An OLG Model of Common Ownership: Effects on Consumption and Investments

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Abstract

We analyze how an increase in the degree of common ownership of firms in the same market affects consumption and investment. Such an increase is shown to reduce real investment and therefore intertemporal consumption. Overall, institutional investors’ common ownership of firms competing in the same market serves as a device for weakening market competition. The resulting increase in the price of acquiring shares with institutional investors then crowds out savings directed to real investments.
Original languageEnglish
Peer-reviewed scientific journalJournal of Macroeconomics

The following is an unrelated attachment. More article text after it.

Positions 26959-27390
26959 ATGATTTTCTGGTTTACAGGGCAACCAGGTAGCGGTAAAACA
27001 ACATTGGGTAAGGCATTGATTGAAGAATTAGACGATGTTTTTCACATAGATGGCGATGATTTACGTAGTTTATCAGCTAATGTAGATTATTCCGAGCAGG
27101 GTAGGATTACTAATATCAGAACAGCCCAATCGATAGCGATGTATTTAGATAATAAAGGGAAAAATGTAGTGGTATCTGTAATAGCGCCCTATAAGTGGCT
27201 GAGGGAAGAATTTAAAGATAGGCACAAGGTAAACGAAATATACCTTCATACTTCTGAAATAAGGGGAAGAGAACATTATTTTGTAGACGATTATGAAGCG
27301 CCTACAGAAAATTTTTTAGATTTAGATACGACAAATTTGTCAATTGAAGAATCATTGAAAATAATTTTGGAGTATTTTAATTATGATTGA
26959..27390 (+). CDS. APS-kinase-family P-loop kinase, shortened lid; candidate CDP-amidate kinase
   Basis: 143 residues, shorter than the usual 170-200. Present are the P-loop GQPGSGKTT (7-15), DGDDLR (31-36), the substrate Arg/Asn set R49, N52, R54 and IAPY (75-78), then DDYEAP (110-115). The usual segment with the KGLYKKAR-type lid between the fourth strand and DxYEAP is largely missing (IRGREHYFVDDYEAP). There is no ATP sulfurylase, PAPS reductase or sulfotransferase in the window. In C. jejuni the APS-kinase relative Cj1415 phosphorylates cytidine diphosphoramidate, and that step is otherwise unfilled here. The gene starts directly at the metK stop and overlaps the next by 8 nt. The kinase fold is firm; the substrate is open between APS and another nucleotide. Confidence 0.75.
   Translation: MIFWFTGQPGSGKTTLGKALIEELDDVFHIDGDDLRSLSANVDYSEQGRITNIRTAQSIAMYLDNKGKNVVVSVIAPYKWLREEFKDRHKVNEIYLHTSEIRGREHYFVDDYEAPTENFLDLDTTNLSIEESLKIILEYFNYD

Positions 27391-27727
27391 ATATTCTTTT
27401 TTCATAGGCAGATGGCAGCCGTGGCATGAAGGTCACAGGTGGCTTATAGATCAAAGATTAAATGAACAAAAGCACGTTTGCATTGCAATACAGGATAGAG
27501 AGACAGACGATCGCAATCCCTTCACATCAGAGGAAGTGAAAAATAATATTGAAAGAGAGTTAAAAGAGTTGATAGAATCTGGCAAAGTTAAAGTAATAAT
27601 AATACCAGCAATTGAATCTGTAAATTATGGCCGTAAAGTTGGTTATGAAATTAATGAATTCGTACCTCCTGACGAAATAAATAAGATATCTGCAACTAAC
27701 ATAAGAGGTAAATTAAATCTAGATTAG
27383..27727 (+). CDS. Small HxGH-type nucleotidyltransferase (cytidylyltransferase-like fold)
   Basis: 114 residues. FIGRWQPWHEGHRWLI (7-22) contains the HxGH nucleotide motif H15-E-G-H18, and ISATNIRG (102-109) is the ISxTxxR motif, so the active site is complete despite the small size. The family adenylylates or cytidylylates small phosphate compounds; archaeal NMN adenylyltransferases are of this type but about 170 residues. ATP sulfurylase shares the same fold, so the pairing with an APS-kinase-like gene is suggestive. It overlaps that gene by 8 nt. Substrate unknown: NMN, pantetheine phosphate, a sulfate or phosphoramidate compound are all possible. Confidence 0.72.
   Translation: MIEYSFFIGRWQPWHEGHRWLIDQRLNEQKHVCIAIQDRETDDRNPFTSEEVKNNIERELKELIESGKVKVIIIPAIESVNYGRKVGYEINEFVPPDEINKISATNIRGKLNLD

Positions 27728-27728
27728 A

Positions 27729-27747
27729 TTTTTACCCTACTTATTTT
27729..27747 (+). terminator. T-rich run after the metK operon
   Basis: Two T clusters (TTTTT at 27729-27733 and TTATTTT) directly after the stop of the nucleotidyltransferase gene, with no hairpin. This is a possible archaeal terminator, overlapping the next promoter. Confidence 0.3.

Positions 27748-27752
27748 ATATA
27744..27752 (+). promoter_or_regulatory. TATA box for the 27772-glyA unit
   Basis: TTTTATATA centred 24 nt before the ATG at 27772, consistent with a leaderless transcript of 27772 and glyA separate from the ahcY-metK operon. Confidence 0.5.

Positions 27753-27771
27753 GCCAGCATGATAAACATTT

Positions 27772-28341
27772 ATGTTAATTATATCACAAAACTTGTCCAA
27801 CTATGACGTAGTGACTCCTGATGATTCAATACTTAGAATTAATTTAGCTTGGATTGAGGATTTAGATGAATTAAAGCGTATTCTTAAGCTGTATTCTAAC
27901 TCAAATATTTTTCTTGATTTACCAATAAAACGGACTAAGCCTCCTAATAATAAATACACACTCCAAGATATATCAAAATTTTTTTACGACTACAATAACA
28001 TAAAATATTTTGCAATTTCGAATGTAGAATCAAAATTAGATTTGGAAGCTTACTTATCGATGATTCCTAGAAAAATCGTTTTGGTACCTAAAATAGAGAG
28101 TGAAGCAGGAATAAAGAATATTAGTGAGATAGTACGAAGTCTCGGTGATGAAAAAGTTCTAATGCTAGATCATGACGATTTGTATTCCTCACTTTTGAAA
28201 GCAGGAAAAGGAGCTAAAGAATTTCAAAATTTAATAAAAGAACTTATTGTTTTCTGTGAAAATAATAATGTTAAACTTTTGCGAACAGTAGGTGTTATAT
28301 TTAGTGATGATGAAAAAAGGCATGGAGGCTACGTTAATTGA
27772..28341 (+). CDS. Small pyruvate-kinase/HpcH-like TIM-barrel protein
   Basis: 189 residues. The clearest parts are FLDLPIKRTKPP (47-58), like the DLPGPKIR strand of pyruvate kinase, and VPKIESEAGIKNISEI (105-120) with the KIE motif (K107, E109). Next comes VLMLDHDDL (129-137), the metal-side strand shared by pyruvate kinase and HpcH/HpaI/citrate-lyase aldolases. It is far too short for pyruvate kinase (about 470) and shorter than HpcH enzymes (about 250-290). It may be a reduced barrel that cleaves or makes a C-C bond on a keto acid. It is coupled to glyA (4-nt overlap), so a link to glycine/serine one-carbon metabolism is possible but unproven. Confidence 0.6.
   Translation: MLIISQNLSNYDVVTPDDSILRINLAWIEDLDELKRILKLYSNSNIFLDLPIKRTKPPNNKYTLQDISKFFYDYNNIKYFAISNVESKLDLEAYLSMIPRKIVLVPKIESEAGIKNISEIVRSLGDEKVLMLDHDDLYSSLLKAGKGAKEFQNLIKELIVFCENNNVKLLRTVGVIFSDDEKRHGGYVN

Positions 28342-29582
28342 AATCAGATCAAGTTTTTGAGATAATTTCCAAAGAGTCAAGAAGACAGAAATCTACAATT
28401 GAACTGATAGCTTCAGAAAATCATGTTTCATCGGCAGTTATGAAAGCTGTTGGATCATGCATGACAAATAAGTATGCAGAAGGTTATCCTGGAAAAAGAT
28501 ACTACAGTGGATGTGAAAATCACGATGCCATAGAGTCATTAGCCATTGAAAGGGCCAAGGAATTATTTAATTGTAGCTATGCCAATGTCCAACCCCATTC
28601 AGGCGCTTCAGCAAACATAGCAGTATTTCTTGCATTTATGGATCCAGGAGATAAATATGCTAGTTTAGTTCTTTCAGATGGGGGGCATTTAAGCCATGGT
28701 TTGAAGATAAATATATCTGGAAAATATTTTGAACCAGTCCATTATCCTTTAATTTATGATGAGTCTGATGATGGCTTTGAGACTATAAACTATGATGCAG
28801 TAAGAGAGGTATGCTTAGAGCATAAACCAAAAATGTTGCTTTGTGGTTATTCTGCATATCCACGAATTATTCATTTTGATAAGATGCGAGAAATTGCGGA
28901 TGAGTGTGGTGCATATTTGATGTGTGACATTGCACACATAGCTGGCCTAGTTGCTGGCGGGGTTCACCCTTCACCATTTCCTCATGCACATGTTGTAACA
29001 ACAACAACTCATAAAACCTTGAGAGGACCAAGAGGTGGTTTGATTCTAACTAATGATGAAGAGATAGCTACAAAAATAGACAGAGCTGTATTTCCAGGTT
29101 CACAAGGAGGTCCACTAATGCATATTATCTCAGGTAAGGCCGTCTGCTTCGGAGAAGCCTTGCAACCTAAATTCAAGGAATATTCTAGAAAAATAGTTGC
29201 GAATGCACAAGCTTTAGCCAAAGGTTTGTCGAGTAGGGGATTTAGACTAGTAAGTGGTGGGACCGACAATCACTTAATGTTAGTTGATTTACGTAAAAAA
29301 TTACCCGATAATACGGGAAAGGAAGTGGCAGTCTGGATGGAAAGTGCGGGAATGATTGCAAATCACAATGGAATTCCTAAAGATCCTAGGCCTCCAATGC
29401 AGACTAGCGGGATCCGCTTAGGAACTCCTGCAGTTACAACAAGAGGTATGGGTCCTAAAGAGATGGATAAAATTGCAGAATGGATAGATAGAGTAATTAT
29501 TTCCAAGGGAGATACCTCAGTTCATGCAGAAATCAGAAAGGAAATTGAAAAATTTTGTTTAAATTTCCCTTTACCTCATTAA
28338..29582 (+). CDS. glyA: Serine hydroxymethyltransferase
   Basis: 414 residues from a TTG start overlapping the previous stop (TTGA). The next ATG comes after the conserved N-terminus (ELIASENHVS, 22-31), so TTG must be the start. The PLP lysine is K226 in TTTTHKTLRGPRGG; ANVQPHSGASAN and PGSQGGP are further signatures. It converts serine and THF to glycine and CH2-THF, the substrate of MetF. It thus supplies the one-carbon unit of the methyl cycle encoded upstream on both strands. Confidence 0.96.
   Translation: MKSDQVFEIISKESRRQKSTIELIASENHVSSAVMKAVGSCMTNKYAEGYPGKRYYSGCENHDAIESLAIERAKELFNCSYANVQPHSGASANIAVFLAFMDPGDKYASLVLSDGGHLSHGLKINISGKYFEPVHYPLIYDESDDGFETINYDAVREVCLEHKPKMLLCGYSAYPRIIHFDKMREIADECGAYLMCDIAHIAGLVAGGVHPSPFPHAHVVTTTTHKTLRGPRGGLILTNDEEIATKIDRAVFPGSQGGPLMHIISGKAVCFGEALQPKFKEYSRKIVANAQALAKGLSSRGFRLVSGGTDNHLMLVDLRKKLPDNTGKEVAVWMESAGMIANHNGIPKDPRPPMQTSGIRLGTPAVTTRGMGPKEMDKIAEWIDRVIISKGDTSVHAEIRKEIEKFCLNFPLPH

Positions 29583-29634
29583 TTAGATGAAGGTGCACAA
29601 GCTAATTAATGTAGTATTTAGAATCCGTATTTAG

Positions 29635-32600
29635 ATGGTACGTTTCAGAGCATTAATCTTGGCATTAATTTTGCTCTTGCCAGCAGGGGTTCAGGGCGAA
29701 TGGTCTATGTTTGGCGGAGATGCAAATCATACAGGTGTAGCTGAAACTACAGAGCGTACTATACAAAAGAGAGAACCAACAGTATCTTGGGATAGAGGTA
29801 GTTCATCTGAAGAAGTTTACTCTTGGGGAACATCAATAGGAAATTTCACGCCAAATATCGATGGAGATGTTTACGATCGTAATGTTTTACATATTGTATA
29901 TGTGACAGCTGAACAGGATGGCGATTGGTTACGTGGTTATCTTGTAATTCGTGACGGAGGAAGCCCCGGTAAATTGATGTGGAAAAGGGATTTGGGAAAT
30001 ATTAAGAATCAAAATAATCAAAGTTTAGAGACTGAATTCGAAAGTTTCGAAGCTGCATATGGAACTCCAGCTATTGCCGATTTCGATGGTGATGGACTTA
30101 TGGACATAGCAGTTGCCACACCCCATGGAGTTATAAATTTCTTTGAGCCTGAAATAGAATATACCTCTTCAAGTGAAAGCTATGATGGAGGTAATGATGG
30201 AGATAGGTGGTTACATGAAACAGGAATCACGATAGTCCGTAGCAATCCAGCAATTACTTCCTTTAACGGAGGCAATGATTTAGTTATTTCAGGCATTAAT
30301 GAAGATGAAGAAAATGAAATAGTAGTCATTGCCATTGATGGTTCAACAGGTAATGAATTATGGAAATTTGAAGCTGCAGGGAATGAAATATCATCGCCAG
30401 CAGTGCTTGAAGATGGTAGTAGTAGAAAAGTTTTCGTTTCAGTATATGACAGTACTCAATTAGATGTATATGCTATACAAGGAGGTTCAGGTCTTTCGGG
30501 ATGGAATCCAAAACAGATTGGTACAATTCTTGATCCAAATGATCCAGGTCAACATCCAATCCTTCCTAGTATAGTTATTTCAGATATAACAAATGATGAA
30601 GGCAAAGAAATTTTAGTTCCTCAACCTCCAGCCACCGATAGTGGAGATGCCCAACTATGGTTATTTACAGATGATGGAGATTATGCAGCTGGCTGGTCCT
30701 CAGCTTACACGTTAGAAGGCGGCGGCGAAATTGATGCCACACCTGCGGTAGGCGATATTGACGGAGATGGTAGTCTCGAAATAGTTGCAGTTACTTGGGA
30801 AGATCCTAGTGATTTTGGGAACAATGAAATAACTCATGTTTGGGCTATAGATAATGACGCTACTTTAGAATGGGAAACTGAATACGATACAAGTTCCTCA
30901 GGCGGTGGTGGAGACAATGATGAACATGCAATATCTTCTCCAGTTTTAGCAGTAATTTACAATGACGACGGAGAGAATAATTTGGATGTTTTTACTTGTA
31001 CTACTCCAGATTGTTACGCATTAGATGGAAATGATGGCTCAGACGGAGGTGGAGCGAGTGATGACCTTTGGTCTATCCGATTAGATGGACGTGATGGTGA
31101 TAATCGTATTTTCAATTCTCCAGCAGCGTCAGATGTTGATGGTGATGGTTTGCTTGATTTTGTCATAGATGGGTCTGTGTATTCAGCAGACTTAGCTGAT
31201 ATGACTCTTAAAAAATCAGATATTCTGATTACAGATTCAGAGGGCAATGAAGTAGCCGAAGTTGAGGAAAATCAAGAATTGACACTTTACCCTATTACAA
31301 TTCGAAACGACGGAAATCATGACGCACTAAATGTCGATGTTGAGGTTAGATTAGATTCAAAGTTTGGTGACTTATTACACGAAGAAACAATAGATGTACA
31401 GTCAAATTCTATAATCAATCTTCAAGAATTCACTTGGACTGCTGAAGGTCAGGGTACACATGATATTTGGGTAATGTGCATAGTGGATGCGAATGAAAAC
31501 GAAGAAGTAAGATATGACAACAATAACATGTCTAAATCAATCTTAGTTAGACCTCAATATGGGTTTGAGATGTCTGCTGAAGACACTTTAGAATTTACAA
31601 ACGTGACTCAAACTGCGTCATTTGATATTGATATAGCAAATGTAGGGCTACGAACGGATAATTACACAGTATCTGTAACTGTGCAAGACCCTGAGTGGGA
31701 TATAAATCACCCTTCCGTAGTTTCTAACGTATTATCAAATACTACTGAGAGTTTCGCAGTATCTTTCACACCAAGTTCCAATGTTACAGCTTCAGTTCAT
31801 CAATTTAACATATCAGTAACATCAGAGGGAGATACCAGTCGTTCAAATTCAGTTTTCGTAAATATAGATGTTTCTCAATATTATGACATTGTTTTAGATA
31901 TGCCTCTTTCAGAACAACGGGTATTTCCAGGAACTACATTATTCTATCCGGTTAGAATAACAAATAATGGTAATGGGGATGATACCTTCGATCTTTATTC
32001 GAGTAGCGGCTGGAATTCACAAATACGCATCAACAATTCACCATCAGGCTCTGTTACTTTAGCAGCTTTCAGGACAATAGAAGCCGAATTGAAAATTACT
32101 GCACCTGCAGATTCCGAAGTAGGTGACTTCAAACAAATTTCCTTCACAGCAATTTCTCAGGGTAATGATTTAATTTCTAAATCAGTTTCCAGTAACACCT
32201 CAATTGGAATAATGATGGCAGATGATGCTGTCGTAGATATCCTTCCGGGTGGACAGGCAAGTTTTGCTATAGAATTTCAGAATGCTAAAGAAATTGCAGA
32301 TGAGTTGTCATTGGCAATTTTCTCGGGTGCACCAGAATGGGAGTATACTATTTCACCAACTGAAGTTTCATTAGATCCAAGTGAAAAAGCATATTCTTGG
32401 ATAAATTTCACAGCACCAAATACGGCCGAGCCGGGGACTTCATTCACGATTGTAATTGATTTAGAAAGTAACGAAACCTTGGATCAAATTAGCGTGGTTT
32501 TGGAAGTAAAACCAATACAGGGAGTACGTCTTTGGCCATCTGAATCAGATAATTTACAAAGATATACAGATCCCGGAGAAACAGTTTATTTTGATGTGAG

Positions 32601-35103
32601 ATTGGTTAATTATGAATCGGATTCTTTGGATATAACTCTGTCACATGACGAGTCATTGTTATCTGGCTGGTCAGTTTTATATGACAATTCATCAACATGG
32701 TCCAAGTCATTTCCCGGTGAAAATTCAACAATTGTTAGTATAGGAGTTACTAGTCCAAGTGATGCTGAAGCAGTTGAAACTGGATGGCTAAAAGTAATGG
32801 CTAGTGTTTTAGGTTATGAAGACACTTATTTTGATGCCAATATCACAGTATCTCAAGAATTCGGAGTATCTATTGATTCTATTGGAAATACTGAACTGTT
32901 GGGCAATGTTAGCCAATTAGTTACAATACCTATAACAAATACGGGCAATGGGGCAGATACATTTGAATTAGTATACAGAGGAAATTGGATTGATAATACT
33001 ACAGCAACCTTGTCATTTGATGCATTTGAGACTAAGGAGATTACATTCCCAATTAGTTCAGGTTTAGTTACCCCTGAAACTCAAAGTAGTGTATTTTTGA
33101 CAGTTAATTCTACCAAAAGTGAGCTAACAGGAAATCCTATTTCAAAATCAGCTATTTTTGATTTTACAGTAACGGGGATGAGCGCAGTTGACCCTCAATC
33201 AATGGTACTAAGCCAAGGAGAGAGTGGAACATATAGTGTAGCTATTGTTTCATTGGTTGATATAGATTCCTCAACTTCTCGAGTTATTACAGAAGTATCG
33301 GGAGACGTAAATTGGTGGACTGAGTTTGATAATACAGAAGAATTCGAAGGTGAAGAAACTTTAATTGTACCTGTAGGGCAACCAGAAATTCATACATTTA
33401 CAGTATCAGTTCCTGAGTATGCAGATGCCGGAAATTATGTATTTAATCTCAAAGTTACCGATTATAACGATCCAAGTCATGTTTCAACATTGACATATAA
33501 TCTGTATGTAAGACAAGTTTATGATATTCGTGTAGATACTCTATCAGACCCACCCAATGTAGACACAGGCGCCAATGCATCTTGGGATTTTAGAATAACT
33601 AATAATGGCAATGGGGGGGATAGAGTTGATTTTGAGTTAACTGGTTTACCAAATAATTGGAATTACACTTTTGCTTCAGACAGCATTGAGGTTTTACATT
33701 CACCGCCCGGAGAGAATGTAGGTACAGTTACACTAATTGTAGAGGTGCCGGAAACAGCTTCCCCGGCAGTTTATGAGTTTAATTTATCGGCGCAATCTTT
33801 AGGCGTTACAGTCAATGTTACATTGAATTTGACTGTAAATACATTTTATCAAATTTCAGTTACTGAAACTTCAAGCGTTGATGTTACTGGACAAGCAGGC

Volume62
ISSN0164-0704
DOIs
Publication statusPublished - 23.08.2019
MoE publication typeA1 Journal article - refereed

Keywords

  • 511 Economics
  • Common ownership
  • institutional investors
  • real versus financial investments
  • market power
  • savings and investments
  • investment crowding-out
  • overlapping generations

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